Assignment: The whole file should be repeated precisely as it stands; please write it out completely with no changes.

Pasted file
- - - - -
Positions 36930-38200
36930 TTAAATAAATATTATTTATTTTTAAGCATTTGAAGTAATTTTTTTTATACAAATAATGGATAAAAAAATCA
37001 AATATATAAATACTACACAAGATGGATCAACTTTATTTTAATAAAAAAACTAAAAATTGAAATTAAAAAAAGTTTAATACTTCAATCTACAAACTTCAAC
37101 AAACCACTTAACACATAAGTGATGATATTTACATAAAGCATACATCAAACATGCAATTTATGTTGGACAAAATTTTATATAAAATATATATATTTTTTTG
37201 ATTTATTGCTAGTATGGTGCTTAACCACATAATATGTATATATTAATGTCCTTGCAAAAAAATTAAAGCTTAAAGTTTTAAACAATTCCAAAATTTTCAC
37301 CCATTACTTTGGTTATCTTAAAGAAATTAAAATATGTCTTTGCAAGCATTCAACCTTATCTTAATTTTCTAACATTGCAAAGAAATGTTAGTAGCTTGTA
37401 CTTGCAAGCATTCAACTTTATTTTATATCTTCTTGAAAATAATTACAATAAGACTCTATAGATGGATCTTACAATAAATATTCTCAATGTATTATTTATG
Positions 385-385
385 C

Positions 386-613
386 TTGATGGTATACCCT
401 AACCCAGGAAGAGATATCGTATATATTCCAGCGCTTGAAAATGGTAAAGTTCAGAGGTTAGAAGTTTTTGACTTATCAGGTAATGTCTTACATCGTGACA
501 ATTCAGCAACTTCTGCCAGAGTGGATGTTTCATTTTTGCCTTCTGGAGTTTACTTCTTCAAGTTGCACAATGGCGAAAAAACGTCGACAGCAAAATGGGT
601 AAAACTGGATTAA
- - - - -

Positions 36930-38200
36930 TTAAATAAATATTATTTATTTTTAAGCATTTGAAGTAATTTTTTTTATACAAATAATGGATAAAAAAATCA
37001 AATATATAAATACTACACAAGATGGATCAACTTTATTTTAATAAAAAAACTAAAAATTGAAATTAAAAAAAGTTTAATACTTCAATCTACAAACTTCAAC
37101 AAACCACTTAACACATAAGTGATGATATTTACATAAAGCATACATCAAACATGCAATTTATGTTGGACAAAATTTTATATAAAATATATATATTTTTTTG
37201 ATTTATTGCTAGTATGGTGCTTAACCACATAATATGTATATATTAATGTCCTTGCAAAAAAATTAAAGCTTAAAGTTTTAAACAATTCCAAAATTTTCAC
37301 CCATTACTTTGGTTATCTTAAAGAAATTAAAATATGTCTTTGCAAGCATTCAACCTTATCTTAATTTTCTAACATTGCAAAGAAATGTTAGTAGCTTGTA
37401 CTTGCAAGCATTCAACTTTATTTTATATCTTCTTGAAAATAATTACAATAAGACTCTATAGATGGATCTTACAATAAATATTCTCAATGTATTATTTATG
Positions 385-385
385 C

Positions 386-613
386 TTGATGGTATACCCT
401 AACCCAGGAAGAGATATCGTATATATTCCAGCGCTTGAAAATGGTAAAGTTCAGAGGTTAGAAGTTTTTGACTTATCAGGTAATGTCTTACATCGTGACA
501 ATTCAGCAACTTCTGCCAGAGTGGATGTTTCATTTTTGCCTTCTGGAGTTTACTTCTTCAAGTTGCACAATGGCGAAAAAACGTCGACAGCAAAATGGGT
601 AAAACTGGATTAA